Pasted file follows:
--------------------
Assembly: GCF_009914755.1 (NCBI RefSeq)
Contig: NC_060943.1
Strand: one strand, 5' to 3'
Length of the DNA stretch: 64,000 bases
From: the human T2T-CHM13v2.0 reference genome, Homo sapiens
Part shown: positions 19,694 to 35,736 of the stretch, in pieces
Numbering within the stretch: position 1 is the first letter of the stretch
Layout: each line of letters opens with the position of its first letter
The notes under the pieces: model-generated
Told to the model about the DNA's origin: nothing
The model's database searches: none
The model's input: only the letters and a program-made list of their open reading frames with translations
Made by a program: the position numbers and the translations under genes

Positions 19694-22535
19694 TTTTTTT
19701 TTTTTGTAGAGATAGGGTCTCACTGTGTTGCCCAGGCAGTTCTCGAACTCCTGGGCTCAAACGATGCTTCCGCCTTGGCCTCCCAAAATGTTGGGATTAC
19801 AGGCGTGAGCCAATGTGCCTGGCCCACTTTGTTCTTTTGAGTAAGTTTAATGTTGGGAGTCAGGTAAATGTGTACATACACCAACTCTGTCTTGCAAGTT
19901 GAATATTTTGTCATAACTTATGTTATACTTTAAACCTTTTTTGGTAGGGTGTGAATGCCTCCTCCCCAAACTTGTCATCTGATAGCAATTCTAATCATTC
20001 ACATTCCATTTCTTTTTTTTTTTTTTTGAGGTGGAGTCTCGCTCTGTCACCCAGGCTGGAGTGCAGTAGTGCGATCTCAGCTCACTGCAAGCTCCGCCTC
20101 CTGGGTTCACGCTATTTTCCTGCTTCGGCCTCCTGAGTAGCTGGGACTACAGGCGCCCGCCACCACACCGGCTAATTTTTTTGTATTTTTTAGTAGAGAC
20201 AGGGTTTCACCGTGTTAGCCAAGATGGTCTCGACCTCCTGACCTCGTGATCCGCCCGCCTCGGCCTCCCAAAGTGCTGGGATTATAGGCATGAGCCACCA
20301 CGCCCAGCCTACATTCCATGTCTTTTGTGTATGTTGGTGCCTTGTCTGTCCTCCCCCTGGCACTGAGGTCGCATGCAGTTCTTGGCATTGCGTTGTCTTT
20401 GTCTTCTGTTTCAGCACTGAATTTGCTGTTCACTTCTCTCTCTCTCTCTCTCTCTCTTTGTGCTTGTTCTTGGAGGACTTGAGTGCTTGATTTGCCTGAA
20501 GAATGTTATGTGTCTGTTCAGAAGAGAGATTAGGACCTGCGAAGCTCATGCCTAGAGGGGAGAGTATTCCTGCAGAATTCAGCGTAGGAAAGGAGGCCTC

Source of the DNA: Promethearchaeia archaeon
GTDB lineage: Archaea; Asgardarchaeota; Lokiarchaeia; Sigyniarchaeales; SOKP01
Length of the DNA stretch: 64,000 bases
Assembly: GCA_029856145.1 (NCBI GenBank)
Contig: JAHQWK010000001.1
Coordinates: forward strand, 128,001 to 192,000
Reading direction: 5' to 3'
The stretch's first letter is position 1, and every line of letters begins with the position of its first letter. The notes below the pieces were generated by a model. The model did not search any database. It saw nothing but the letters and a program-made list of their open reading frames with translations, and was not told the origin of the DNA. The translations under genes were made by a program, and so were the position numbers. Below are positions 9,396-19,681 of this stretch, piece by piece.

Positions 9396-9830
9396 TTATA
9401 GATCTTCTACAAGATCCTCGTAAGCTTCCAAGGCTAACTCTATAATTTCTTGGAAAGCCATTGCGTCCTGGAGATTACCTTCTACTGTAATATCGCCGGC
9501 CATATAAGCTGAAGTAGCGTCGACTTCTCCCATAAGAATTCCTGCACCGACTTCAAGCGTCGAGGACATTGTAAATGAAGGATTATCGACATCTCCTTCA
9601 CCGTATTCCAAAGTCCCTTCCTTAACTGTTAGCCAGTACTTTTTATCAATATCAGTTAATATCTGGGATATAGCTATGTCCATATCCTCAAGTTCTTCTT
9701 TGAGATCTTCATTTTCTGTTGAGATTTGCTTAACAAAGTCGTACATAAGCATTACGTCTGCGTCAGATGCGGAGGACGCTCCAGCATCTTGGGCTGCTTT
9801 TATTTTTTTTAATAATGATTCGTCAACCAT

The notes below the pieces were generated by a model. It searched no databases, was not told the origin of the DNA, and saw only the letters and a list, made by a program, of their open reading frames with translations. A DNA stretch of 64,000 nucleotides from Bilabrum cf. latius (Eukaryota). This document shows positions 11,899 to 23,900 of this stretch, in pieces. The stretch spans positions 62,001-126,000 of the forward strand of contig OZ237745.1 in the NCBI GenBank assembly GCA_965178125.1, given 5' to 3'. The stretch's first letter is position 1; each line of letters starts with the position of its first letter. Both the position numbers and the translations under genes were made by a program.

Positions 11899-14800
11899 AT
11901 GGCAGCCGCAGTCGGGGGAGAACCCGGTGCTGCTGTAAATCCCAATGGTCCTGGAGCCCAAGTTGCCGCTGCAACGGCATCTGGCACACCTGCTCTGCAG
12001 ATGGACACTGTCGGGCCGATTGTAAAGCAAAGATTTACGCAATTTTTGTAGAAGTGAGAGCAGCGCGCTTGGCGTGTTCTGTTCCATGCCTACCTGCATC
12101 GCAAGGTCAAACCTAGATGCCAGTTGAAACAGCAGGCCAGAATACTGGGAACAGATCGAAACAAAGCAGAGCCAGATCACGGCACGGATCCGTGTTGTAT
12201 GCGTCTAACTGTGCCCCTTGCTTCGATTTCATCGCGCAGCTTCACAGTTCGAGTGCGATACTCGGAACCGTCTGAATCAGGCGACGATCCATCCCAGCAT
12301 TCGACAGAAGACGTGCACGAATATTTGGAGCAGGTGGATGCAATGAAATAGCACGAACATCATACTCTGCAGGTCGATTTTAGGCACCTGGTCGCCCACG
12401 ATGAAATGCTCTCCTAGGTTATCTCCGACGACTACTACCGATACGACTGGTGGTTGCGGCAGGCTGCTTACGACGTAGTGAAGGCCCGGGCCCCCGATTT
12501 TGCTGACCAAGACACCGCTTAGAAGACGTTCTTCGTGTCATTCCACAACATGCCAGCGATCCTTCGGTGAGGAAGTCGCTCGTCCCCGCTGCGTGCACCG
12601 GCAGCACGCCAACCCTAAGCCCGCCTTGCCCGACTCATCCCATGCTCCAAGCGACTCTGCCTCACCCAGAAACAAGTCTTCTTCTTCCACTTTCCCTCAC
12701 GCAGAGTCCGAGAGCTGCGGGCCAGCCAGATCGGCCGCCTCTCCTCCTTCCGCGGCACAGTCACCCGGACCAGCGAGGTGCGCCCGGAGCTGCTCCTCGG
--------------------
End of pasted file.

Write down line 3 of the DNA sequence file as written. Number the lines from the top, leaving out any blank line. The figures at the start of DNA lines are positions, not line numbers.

Strand: one strand, 5' to 3'